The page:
Tuesday, July 31, 2012

Izumi Masatoshi Fountain Installation

Fountain Detail Plan

When I decided to pursue stone carving I didn't know what I was getting into. I knew I loved it and everyday I rushed to the studio wanting to study and work. Gradually the stones got larger/ heavier and when I graduated I left not just school but all the tools and friends that helped me move those stones. On my own, if I wanted to continue carving, I had to start over. It took years to get all the equipment necessary to safely handle the material by myself. Along the way I ended up becoming an Art Handler for a living. It dovetailed nicely with being an Artist. I could study my own work in the studio and others Art at work. Slowly I started to incorporate what I learned personally into what was required professionally and I became a sculpture specialist. Like everybody else, I didn't realize when I started what I was building as a student.

Recently, I received an email from a former  classmate in sculpture at the U. of Md. We had accidentally run into each other briefly only once since we left school and she remembered me. She was familiar with my blog, artandarthandling and asked if I would be interested in helping her employer with a project that involved the installation of a stone fountain/ sculpture. It was currently installed in Long Island, NY. It weighed approx. 5,000 lbs. I replied, " Of course I would!"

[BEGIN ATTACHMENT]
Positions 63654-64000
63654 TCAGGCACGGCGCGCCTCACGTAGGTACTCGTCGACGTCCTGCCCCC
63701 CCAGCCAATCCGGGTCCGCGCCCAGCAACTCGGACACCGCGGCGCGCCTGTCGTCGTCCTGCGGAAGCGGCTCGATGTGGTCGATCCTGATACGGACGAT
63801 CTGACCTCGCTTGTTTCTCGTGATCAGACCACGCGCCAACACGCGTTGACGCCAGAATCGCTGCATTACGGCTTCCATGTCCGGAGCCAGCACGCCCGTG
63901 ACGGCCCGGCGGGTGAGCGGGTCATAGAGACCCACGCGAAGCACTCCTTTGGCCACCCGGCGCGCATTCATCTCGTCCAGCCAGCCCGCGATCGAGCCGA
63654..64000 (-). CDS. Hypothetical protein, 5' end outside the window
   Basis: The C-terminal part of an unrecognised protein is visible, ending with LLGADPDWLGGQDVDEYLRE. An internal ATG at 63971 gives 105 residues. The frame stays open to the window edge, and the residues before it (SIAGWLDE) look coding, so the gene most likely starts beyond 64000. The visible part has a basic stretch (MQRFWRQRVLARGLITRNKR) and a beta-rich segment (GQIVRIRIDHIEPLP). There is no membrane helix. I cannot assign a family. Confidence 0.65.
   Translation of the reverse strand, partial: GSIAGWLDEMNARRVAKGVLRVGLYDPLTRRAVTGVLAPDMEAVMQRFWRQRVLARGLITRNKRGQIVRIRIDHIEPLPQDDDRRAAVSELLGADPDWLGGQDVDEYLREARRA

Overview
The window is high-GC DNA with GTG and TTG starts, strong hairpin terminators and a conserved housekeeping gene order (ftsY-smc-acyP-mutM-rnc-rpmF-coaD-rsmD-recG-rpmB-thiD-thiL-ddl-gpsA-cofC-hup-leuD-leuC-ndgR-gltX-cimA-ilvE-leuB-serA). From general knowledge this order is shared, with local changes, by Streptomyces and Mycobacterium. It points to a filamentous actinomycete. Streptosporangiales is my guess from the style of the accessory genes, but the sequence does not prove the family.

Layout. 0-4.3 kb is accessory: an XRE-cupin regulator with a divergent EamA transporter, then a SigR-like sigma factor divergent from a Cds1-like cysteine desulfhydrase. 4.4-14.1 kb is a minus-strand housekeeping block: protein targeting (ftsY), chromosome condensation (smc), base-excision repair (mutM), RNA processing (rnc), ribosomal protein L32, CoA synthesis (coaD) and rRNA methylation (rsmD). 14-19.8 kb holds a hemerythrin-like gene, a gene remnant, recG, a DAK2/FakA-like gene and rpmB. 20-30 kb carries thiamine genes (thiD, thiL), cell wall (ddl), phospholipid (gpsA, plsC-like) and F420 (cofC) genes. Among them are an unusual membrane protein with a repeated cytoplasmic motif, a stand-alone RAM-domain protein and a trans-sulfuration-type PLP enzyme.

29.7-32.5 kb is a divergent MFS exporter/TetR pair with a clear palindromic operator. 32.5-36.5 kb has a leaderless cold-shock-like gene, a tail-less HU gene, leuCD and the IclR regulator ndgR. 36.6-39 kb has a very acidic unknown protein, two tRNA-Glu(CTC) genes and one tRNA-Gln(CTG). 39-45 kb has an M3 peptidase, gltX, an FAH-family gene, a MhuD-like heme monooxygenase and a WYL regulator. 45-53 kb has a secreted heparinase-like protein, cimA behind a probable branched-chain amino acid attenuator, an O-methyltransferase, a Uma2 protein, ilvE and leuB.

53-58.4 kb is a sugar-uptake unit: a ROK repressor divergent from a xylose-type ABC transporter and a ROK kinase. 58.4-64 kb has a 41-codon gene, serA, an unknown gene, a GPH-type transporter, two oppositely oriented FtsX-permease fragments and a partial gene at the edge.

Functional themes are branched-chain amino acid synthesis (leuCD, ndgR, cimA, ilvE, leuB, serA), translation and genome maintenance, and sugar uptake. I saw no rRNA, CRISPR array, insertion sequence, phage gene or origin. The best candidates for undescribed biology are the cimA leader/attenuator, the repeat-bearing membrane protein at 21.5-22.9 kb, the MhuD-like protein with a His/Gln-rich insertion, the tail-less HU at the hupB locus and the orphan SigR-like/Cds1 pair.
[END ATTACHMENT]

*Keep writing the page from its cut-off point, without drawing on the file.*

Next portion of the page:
As a first step, I was sent plans and images. The artist was Izumi Matsatoshi. Reading about him I learned he had worked with Isamu Noguchi in Japan, an early important influence, whose ideas I would embrace and resist. The fountain was beautiful; it was a Zen stone. We arranged a site visit and discussed placement of the fountain in his backyard with the General Contractor who would be responsible for the concrete foundation and the water hookup. I would coordinate with him as well as the NY rigging company that would de-install it and the Artists Art gallery in San Francisco which supplied details provided by the Artist to help me understand how I should install it.

Where he wanted it would not be easy. From the curbed street, obstacles included an irregular flagstone walkway set in stone dust leading to a cedar fence. The fence door opened to another similar flagstone walkway to a flagstone patio, down steps to another flagstone patio set in concrete alongside a swimming pool, then finally to the install spot which was a beautiful flower garden. It would not be easy. I said something like, " ...no problem, we can do it."

It was a two day installation. On the first day, driving in, the radio said it might be the hottest week of the summer, expect triple digits. I rented a forklift to unload the palletized sculpture off the truck. We set 3/4" plywood over the flagstone for the pallet jack to roll over.

The stone was heavy, we pushed and pulled it through the door, over the flagstone walk and stopped at the top of the steps. There were 5 of us. We all looked at the install site on the other side of the steps. So far we had been in shade. It wasn't so bad. The technical details: set up the 1,200 lb. adjustable steel gantry with the 15' I-beam, short leg on top, long leg at bottom, rigg sculpture and trolley over steps, after lowering the pallet to the lower patio, re-locate the gantry over the install site, etc.. wasn't the worst. Where the last step ended, the sun was in full force with no relief. The heat would make it difficult. Personally, I can't remember another summer workday like that, almost unbearable. I told the crew if we can lay it on the lower patio, that's enough, we'll finish tomorrow. Afterwards, when it was all over, I thought it was among the coolest projects I've ever done.

Sculpture is rigged and trollied over steps.

Sculpture is set on granite blocks, level. Plumbing  is ready to be connected, 2" multi-colored river rocks will be placed underneath to complete the installation.